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Retrenchments Part 2

Retrenchments  Part 2

Retrenchments - Part 2

In part 1 of retrenchments I dealt with the basic principle of retrenchments and I touched on the process of consultation.

In this section, we get an in dept look at what consultation means, taking into account the LRA as well as the common law. Dismissals based on operational requirements are quite complicated and it is advisable that you get assistance from a professional person when you go through this process.

The consultation process must start as soon as the employer contemplates retrenching staff and it must be done in good faith. The Labour Court stated that the consultation process must start the moment when retrenchments are reasonably foreseeable. If the employer has already made up his mind about retrenching staff, then there is really nothing to consult about.

In the case of Numsa and others v Dorbyl Ltd and another, striking workers were retrenched after an executive meeting held by the employer prior to consultations with the employees. This rendered the consultations meaningless, as the employer had already made up its mind about the retrenchments. This rendered the retrenchments to be procedurally unfair.

Employers are often not sure how to start consulting and the LRA, Section 189(3), states that the employer must start the consultation process by issuing a written notice wherein the employees or their representatives are invited to consult. The employer must then disclose all relevant information see part 1 on retrenchments - to the other consulting party, so that meaningful consultation can take place.

The employees are allowed to ask for more information, but they are only allowed to ask for relevant information that is not confidential. Employers definitely do not want to supply confidential information on an unrestricted basis to the employees or their representatives.

In terms of Section 16(4) of the LRA, an employer is not required to disclose information

That is legally privileged information;

That the employer cannot disclose without contravening a prohibition imposed on the employer by any law or order of any Court;

That is confidential and, if disclosed, may cause substantial harm to the employee or employer;

That is private personal information relating to an employee, unless that employee consents to the disclosure of that information.

Any disputes about the disclosure of information that cannot be resolved between the parties can be referred to the CCMA, who will try and resolve the dispute through conciliation. If conciliation fails, then it will be referred to arbitration.

Companies must not take a rigid checklist process, because the retrenchment process must be done in good faith. If the Court gets the impression that the employer did not act in good faith, but merely used a checklist to make the consultation process look like a legitimate process, then the Court will in all likelihood find that the retrenchment is procedurally unfair.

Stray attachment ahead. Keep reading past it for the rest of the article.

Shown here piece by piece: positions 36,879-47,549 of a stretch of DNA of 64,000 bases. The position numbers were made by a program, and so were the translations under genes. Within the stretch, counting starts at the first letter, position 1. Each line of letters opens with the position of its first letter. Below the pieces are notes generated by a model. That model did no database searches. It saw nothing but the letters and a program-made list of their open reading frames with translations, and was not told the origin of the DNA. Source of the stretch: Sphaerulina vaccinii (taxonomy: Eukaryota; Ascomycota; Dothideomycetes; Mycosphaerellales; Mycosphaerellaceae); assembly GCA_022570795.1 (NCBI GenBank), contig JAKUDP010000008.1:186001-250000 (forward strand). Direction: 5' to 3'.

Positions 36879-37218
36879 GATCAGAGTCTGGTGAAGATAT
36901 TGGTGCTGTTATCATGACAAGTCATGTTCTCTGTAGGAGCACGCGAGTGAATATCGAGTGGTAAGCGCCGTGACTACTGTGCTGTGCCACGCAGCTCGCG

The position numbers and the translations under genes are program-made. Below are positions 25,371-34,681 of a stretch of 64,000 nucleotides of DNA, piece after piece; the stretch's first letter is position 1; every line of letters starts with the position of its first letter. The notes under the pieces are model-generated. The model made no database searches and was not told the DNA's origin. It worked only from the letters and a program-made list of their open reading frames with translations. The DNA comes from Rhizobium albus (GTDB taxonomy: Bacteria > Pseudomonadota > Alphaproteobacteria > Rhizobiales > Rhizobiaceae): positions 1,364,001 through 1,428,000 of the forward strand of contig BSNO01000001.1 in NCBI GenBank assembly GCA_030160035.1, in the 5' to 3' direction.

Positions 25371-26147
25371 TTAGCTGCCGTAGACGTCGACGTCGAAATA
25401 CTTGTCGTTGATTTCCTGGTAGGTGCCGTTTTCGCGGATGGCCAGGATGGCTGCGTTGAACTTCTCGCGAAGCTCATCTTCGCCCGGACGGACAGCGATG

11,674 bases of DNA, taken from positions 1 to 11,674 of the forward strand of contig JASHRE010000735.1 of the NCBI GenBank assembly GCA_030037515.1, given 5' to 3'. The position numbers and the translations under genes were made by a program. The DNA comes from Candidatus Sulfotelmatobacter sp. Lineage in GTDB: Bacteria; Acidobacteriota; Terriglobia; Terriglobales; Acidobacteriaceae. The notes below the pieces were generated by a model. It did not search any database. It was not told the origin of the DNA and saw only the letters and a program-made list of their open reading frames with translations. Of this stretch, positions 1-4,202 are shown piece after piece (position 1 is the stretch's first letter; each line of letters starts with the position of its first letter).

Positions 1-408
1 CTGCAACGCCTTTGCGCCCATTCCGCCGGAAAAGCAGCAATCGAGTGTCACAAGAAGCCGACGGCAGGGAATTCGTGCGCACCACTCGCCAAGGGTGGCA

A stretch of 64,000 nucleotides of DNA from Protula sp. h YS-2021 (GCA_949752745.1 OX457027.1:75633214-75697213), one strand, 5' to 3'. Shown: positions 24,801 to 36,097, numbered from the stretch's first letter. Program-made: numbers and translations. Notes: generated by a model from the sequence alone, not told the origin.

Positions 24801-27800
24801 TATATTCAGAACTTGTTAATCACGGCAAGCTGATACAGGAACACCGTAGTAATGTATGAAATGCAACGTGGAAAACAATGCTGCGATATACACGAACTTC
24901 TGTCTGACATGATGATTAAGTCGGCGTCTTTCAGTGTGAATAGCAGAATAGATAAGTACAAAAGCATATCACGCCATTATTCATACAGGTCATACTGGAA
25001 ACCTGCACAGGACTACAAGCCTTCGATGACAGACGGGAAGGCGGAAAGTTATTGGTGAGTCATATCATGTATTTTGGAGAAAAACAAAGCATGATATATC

Consultation must be done properly and all issues must be canvassed!

Example of a letter to start retrenchment consultations, in terms of Section 189(3)

RE: POSSIBLE OPERATIONAL REQUIREMENTS DISMISSALS

Due to the need for us to improve our competitiveness and the financial position of the company, we may have to retrench employees. If this happens, your position in the company may be effected.

We would like to first consult with employees who may possibly be affected in order for us to try to:

avoid the dismissals;

minimise the number of dismissals;

change the timing of the dismissals;

mitigate the adverse effects of the dismissals.

In order for proper consultation to take place, we make the following information available for your consideration:

1

. The reason why the employer proposed the dismissals or restructuring and alternatives that the employer considered before proposing the dismissals and the reasons why the employer rejected each of those alternatives.

Complete the information.

1. The number of employees likely to be effected and the categories in which they are employed.

Complete the information.

2. The proposed method for selecting which employees to dismiss.

Complete the information.

3. The time when, or the period during which, the dismissals are likely to take effect. Complete the information.

4. The severance pay proposed.

Complete the information.

5. Any assistance that the employer proposes to offer to the employees likely to be dismissed. Complete the information.

6. The possibility of future re-employment of the employees who are dismissed. Complete the information.

7. Number of employees employed by Company.

Complete the information.

8. Number of staff retrenched during the past 12 months.

Complete the information.

We propose meeting with you on date, time and venue to consult with you. Consider the information supplied by us, and come to us with your proposals.

Should you require any further relevant information in order for us to have meaningful consultations, please submit your request to us before the scheduled meeting, if possible. We reserve the right not to disclose confidential or irrelevant information. We look forward to a productive consultation process.

Yours faithfully,

_

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By: Martin Vermaak, Attorney